Workshop Report (LMU-ChAN Satellite Conference, 3–5 November 2017, Rachel Carson Center, Munich, Germany)
(All sketches by Libby Robin)
Flood-proof cities. The social costs of waste incineration. Water level changes in the Pearl River Delta. The environmental impact of nineteenth-century Chinese immigration across the Pacific. These are a sample of the topics discussed during the “Asia and the Pacific” workshop, hosted by the Rachel Carson Center for Environment and Society in early November.
The workshop was was organized by the Rachel Carson Center in collaboration with the LMU China Academic Network (LMU-ChAN) and it received funding from the German Academic Exchange Service.
The “Asia and the Pacific” workshop included paper sessions and a roundtable discussion, and was concerned primarily with China’s environment from an environmental humanities perspective. The workshop filled two days and was co-convened by Christof Mauch, Travis Klingberg, and Simone Müller.
The participants were: David Chen (The Chinese University of Hong Kong), Maxime Decaudin (University of Hong Kong), Sabine Dabringhaus (University of Freiburg), Fei Sheng (Sun-Yat-Sen University), Han Zhaoqing (Fudan University), Shih-Yang Kao (University of Hong Kong), Travis Klingberg (RCC), Chang Liu (Jilin University/RCC), Xiaohui Liu (Shanghai Normal University), Christof Mauch (RCC), Simone Müller (RCC), Mee Kam Ng (The Chinese University of Hong Kong), Guojon Song (Renmin University of China), Hou Shen (Renmin University), Dorothy Tang (MIT), Donald Worster (Renmin University), Wang Jiange (Fudan University), Natalie Wong (City University of Hong Kong), Jiang Xu (The Chinese University of Hong Kong), Xia Mingfang (Renmin University), Yuan Xu (The Chinese University of Hong Kong), and Zuoteng Huizi (Renmin University).
Day One: Chinese Natures
The first day of the workshop included three paper sessions focused primarily on contemporary environmental issues in China:
For the opening panel chaired by Travis Klingberg, “Nature and Urbanism in Contemporary China,” Jiang Xu, Dorothy Tang, Shih-Yang Kao, and Mee Kam Ng covered, respectively, the discourse of “environment” in Guiyang’s urban master plan; the decentralized, partial intervention that Xi Jinping’s “sponge city” idea has made in China; a study of neighborhood-scale, zero-waste initiatives; and a case for a new ethics of socio-ecological development through traditional Chinese thought.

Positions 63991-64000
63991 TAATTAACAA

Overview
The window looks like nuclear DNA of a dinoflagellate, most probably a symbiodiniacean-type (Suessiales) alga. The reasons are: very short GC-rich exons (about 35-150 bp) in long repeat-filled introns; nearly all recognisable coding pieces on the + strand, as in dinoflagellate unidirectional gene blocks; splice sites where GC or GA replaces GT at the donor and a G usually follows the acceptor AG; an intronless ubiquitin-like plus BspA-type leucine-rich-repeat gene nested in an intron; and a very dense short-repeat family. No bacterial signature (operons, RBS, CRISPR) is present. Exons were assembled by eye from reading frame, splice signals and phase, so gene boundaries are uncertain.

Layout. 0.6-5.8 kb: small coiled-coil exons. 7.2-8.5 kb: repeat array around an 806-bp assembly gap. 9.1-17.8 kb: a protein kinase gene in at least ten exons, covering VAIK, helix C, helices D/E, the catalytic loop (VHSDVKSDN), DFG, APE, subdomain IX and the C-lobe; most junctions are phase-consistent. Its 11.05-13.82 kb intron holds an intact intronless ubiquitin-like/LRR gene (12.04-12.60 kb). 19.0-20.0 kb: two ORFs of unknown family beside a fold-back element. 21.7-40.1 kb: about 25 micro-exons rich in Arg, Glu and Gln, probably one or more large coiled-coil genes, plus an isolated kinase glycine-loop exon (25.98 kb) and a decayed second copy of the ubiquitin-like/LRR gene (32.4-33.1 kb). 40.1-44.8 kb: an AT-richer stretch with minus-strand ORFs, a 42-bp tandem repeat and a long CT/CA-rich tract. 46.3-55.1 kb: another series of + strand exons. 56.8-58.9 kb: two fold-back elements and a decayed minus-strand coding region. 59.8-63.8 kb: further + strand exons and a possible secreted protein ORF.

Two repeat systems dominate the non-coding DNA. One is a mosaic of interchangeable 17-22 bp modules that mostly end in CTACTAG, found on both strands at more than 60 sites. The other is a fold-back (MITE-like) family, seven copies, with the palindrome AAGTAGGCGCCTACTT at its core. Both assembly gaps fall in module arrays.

Chang Liu, Natalie Wong, and Guojon Song, with commentator Sabine Dabringhaus, presented “The Politics of Waste in China”, chaired by Simone Müller. The panelists covered, again respectively, music CD waste as cultural event in 1990s Beijing, the fragmented authoritarianism apparent in municipal government responses to anti-incineration protests, and the case to integrate social costs into heavily subsidized incineration industry.
To end the day, Han Zhaoqing and David Chen, in “Rivers in China” chaired by Donald Worster, discussed the need for a comprehensive, longue durée history of the Yellow River and the decreased channel storage and flood concentration resulting from human impacts on the Pearl River Delta in the 1980s and 1990s. Donald Worster, in a coda, remarked on China’s long history of human impact on its rivers.
Day Two: Asian Environmental Histories In International Perspective
The second day of the workshop included a roundtable discussion and paper session on both historical and philosophical dimensions of nature and culture:
In the roundtable discussion chaired by Christof Mauch, “Transformations in Pacific Landscapes and Culture,” Maxime Decaudin, Fei Sheng, Xiaohui Liu, and Yuan Xu expanded the discussion of China’s environment across the Pacific in the nineteenth and twentieth centuries. They discussed how the British imagined Hong Kong as a barren island in need of colonization for ecological reasons, how China actively changed ecosystems in the Pacific through ocean harvesting and fishing, how Chinese immigrants in California changed ecosystems through new food cultures, and how tackling climate change today provides China with the opportunity to tackle multiple policy goals.
The final paper session of the workshop, “Nature East and West” chaired (and translated) by Shen Hou, challenged conventional cultural and philosophical Chinese conceptions of nature. Zuoteng Huizi, Wang Jiange, and Xia Mingfang presented perspectives on the confrontation between foreign and domestic botanical knowledge through the work of Ernest Wilson, the roots of East/West misconceptions of nature (particularly around changes in China after the Song Dynasty), and the historical tension between Chinese desires for harmony with nature and the environmental factors that made this impossible.
One of the strengths of the RCC is in bringing academics from a variety of fields together. In this workshop, twenty-two scholars of China, Asia and the Pacific contributed expertise in history, geography, economics, political science, landscape architecture, and hydrology. What emerged over the course of two days, among many things, was a demonstration of the relationship between contemporary and historical events in China, as well as the value of a deeply interdisciplinary discussion of China’s environment.